Bacterial pneumonia-typically is typical, i.e. it produces sputum

Viral-atypical, very little sputum, i.e. dry cough...


Of course there are some exceptions to this rule,
Legionella, mycoplasma, and chylamydia (i can never spell this one) cause ATYPICAL pneumonia.

Kleb-the red-jelly like sputum, look for the alcoholic

Mycoplasma-the most common cause of pneumonia in a young adult

Legionella-air conditioners, and contaminated water systems, also the typical patient with legionella will have COPD, will also have GI symptoms such as diarrhea in addition to his/her pneumonia.

Strep pneumo-produces the typical "rusty" colored sputum
Thanks. Also, Pseudomonas aeruginosa causes pneumonia in patients with CF.

Thanks everyone. This helps a lot.
 
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medstu2006

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Viral pneumonia has less or no fever while bacterial pneumonia has a high grade fever.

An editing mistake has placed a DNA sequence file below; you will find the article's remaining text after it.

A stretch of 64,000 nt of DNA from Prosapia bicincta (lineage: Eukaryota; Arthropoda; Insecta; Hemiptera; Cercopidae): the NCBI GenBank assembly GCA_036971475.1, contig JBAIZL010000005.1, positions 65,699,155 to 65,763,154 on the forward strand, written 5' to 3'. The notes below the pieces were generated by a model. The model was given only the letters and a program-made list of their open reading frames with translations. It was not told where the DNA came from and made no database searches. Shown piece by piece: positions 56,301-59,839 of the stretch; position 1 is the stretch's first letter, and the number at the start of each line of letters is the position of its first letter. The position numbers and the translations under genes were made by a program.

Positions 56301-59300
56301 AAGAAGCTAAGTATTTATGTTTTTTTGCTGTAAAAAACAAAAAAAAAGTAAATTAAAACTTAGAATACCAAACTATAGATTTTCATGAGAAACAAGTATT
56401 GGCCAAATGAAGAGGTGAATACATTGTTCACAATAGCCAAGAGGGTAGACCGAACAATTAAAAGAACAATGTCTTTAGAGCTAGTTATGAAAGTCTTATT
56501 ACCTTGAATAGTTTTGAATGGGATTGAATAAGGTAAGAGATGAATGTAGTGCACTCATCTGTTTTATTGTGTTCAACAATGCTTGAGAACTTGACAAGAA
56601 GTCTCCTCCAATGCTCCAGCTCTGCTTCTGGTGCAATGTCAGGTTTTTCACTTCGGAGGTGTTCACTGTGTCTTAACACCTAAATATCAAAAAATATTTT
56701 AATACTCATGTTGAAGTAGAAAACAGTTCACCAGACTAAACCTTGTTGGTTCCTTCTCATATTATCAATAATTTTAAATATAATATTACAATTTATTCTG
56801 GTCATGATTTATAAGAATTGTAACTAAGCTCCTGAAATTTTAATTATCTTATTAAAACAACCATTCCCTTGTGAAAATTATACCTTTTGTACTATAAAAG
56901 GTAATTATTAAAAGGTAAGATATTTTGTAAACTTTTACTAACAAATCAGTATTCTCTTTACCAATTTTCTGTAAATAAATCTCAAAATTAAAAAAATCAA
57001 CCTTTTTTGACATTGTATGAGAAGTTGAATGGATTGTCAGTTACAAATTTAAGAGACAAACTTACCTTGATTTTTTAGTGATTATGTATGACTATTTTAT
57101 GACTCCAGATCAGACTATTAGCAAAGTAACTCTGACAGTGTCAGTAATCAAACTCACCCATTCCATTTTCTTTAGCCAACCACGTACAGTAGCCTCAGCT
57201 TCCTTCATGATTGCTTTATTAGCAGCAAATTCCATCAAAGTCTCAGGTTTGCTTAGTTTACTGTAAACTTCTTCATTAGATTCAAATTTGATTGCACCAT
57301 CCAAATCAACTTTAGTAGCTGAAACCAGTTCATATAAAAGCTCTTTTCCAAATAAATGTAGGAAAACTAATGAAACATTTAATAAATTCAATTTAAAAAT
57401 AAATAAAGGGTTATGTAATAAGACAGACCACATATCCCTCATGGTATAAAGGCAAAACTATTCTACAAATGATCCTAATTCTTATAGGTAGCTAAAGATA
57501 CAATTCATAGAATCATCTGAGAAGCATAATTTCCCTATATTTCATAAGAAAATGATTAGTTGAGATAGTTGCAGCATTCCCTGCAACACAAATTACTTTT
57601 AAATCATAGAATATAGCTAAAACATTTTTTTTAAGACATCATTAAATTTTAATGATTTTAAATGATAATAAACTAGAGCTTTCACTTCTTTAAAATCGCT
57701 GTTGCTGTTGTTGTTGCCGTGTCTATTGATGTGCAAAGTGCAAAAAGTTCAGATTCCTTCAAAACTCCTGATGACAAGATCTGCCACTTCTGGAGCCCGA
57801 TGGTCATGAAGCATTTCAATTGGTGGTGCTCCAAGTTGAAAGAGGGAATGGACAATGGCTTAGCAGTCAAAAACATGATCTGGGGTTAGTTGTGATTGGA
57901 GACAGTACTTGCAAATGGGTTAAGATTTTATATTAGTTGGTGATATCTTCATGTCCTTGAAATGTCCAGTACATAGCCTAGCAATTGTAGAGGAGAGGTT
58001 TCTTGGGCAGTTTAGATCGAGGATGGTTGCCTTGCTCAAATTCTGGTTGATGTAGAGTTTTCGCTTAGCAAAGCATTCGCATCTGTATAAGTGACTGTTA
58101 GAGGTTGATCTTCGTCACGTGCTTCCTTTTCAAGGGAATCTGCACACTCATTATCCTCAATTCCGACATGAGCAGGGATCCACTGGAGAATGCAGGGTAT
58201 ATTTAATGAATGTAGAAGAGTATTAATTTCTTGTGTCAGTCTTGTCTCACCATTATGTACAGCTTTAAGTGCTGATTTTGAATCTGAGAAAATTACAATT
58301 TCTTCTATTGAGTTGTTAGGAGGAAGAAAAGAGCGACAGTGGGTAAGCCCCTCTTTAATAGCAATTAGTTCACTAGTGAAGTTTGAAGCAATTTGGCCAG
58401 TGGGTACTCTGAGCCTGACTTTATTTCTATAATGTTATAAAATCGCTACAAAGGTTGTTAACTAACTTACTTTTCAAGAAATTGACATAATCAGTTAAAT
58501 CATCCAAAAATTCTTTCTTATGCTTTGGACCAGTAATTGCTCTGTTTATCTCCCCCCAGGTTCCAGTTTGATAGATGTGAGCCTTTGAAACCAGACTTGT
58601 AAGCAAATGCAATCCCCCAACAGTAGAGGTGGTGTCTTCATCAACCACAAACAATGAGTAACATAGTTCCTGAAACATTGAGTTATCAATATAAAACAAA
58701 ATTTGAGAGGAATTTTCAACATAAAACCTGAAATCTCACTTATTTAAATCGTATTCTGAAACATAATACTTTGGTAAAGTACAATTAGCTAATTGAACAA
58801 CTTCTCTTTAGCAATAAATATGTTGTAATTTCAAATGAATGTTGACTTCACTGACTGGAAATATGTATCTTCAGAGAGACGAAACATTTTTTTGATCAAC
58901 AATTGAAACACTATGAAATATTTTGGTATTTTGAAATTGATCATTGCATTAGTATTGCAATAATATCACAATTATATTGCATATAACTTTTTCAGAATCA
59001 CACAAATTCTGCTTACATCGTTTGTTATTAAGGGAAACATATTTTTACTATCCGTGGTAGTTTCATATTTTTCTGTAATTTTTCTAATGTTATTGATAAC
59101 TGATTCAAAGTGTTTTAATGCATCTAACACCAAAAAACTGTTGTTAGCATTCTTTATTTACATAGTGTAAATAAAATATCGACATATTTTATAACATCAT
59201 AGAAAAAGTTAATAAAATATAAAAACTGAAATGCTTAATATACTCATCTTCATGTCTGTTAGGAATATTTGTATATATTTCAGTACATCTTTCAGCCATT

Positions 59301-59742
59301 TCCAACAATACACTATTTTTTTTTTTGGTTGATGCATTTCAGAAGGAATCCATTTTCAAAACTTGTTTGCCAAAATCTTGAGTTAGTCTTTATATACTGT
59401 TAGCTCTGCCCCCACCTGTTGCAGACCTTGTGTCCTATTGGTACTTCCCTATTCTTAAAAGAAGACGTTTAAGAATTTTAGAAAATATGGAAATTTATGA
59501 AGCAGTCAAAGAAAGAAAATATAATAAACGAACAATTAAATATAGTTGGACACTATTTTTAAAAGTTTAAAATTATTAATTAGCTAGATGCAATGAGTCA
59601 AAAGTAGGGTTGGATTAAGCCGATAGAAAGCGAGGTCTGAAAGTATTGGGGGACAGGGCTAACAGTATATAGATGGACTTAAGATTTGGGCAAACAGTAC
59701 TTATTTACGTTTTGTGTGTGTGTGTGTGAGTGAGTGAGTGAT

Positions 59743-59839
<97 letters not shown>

viral pneumonia insidious in onset.

viral pneumonia is interstitial pneumonia so no signs of consolidation. also not much of sputum production for the same reason.

viral pneumonia has mononuclear infiltrates while bacterial pneumonia has neutrophilic infiltrates.

Most common viral pneumonia s RSV. Most common bacterial pneumonia s Strep. pneumoniae.

tat s all the main differences between them!!
Thanks for the pointing out the differences.
I'm not sure what you mean by viruses causing interstitial pneumonia. Isn't pneumonia excess edema in the interstitium and the alveolar spaces? So are you implying that in a viral pneumonia there is no excess fluid in the alveolar space, but only in the interstitium?
 

Fuzuli

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Thanks for the pointing out the differences.